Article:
Most of us like to scoff at our representatives in Washington now and then. But we do generally assume that they know what they're doing.
Given our current economic crisis, though, it might disturb you to learn that, according to a Wall Street Journal piece, "[M]ore than 8 in 10 members of Congress don't have a formal educational background in the business, economics, or finance fields." Well, I guess that makes some sense. After all, all kinds of people run for public office -- they needn't be economists.
James Bowers of the Center for Economic and Entrepreneurial Literacy waxed harsh, saying, "It’s interesting that those who are responsible for solving the biggest economic crisis in generations don't have the educational background to know the difference between commercial paper and copy machine paper." I love a clever insult, but I also know that you needn't have majored in something in order to have a good grasp of it.
Still, it's kind of critical for politicians -- and us -- to understand basic economic concepts.
Let's review a few key terms, shall we?
Opportunity cost: This represents what you give up doing in order to do something else -- it's the next-best thing you could do. Imagine that you have $5,000 and you're torn between investing it in Home Depot
(NYSE:HD)or Best Buy (NYSE:BBY). You buy shares of Home Depot. That Best Buy purchase you gave up is your opportunity cost; if shares skyrocket, you missed out. Similarly, before Congress decides to spend $700 billion on a bailout, it should spend a little time thinking about what else it could have done, what its opportunity cost is. We spent $85 billion on a loan to bail out AIG (NYSE:AIG). That's more than the current market cap of Oracle (NASDAQ:ORCL)or Abbott Labs (NYSE:ABT). Was that our best use of that money?
- Supply and demand: It's supply and demand that create stock prices. If lots of people want a stock, since there is a finite supply, the price tends to rise. If banks today raise money by issuing many more shares, they will increase the supply, and prices will fall ("diluting" the stock) unless demand rises.
- Liquidity: This reflects how easily assets are turned into cash and how readily an entity can get money when it needs it. With today's credit crunch on Wall Street, easy money isn't being found anymore. Lenders have less money to lend and are being more selective in their lending.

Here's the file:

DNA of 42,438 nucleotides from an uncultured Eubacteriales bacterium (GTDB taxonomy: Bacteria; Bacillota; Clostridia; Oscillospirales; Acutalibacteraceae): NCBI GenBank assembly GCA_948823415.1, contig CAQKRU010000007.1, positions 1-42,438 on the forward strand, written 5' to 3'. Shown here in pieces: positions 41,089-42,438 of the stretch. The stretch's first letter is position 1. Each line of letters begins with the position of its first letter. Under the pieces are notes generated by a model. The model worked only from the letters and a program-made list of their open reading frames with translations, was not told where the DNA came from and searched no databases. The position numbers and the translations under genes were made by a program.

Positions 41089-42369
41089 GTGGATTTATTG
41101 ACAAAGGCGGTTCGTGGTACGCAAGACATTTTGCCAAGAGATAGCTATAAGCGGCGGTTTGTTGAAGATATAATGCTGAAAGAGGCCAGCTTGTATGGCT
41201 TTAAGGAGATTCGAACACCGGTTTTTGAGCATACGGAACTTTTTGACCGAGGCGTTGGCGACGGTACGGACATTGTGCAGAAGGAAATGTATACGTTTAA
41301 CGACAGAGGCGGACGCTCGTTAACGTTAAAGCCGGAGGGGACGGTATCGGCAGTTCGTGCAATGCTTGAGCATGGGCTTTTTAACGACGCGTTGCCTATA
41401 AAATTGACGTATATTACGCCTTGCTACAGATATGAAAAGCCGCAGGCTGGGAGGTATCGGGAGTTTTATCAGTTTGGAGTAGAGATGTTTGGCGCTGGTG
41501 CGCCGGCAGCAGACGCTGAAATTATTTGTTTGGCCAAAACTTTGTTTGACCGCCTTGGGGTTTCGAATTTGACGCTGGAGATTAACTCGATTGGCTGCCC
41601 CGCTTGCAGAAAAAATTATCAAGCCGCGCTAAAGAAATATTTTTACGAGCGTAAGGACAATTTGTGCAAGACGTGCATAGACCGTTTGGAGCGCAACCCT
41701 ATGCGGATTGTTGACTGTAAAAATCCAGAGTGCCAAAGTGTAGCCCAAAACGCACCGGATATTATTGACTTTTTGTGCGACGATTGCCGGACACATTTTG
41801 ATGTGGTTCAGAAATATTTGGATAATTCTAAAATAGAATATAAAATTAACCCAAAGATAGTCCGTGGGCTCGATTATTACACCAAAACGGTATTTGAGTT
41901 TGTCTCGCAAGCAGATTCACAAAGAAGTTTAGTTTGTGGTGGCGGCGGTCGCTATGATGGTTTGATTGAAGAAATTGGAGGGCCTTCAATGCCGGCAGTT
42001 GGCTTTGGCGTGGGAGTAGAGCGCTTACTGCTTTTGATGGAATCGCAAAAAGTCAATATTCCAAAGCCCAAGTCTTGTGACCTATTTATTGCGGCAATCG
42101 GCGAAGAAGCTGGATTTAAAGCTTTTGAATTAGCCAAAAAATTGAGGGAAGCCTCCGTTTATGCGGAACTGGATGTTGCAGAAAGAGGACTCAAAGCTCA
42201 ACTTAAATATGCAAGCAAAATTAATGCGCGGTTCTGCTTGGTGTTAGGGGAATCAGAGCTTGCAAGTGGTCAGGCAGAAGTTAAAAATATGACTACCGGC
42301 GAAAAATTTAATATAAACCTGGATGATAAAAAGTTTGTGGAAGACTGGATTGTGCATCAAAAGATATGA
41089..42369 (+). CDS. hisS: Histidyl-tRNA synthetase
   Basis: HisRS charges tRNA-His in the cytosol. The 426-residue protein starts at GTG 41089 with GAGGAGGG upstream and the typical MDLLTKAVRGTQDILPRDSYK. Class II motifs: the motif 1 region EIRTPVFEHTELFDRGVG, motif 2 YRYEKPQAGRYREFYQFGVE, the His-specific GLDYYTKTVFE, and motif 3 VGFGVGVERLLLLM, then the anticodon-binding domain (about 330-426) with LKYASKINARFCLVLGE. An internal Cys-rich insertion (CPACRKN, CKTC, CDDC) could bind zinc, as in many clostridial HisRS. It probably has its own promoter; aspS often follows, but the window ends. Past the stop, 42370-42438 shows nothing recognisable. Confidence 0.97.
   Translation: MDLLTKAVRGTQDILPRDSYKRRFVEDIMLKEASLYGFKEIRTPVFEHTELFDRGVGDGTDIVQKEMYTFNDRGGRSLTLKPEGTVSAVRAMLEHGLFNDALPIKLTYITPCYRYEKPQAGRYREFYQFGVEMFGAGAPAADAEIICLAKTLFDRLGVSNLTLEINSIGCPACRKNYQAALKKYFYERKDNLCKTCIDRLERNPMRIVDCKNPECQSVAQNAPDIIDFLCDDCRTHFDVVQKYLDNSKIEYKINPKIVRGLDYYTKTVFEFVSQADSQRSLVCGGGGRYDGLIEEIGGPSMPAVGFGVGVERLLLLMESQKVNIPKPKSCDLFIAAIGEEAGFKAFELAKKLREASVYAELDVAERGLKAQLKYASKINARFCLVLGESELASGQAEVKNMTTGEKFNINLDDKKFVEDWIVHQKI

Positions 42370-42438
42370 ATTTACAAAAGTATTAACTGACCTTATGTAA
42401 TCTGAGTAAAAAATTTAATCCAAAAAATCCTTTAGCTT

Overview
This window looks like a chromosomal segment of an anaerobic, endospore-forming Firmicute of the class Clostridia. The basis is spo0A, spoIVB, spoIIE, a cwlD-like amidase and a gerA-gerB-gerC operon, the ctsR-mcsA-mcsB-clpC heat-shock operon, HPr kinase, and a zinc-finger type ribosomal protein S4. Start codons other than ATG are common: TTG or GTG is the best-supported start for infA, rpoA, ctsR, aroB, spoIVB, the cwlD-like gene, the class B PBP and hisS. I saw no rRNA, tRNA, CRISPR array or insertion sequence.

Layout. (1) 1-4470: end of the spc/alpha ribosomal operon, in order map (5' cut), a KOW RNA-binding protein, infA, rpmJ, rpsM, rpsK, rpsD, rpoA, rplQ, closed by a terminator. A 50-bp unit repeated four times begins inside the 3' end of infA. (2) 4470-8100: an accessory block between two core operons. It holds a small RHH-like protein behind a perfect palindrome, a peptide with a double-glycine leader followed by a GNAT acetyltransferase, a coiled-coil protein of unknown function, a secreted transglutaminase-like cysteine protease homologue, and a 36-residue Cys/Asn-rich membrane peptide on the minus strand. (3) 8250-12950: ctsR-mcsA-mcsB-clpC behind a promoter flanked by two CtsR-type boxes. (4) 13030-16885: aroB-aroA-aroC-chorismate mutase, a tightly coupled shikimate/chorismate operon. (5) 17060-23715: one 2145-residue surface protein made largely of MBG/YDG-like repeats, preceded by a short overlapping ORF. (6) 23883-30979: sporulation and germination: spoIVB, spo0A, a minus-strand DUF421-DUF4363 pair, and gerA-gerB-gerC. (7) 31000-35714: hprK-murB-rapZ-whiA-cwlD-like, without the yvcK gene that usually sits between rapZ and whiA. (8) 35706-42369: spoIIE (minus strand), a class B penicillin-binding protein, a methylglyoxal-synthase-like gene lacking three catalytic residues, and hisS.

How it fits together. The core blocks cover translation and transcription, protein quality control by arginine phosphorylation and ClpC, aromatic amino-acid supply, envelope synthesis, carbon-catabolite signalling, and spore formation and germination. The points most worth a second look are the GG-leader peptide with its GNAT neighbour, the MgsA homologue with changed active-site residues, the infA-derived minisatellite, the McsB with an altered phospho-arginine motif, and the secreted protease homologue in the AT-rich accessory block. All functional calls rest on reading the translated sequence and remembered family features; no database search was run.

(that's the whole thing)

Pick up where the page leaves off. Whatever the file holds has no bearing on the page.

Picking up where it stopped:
Human capital: Some companies are "capital-intensive," holding much of their value in land, factories, raw materials, and inventory. Others have lighter models, with much of a firm's value tied to the brains (the knowledge and skills) of employees. Microsoft
(NASDAQ:MSFT)and Adobe (NASDAQ:ADBE)are examples of this. We have to hope that Congress is rich in human capital.
- Inflation: Sure, it's the rate at which price levels rise. But it has deep implications. For example, we shouldn't think of our investment returns without factoring in inflation. If we expect to earn an average of 10% over a period, for example, and inflation is 3%, then the "real" return is just 7%. If we're earning 2% in a bank account and inflation is 3%, then our real return is actually negative. Inflation was on the low side for many years, but it has been rising quickly lately -- look at gas and food prices, for example. If we plan to save $1 million by the time we retire in 30 years, we should realize that an average inflation rate of 4% during that period will reduce its purchasing power to more like $300,000 in today's dollars. For us to maintain the buying power of a million, we'd need to accumulate over $3.2 million by 2038. And as our government prints more money to address today's problems, concerns arise that it could create new inflation threats.
- Deficit: This is the net result of spending more money than we receive. We're well aware of government budget deficits, but many people also end up with personal deficits by racking up too much debt.
- Money: This isn't just paper currency printed by governments. It can be anything, as long as it holds some value and facilitates exchanges. In prisons these days, for example, cans of mackerel have become a form of money. As our dollar has been troubled lately, many people have flocked to gold, sending its value up.
If you're worried about whether Congress will help or hinder your retirement, consider taking more of it into your own hands. For detailed guidance, I urge you to try our Rule Your Retirement newsletter service. A free trial will give you full access to all past issues. It regularly offers recommendations of promising stocks and mutual funds, too.
Longtime Fool contributor Selena Maranjian owns shares of Microsoft and Home Depot. Microsoft, Home Depot, and Best Buy are Motley Fool Inside Value selections. Best Buy is a Motley Fool Stock Advisor pick. The Fool owns shares of Best Buy. Try our investing newsletters free for 30 days. The Motley Fool is Fools writing for Fools.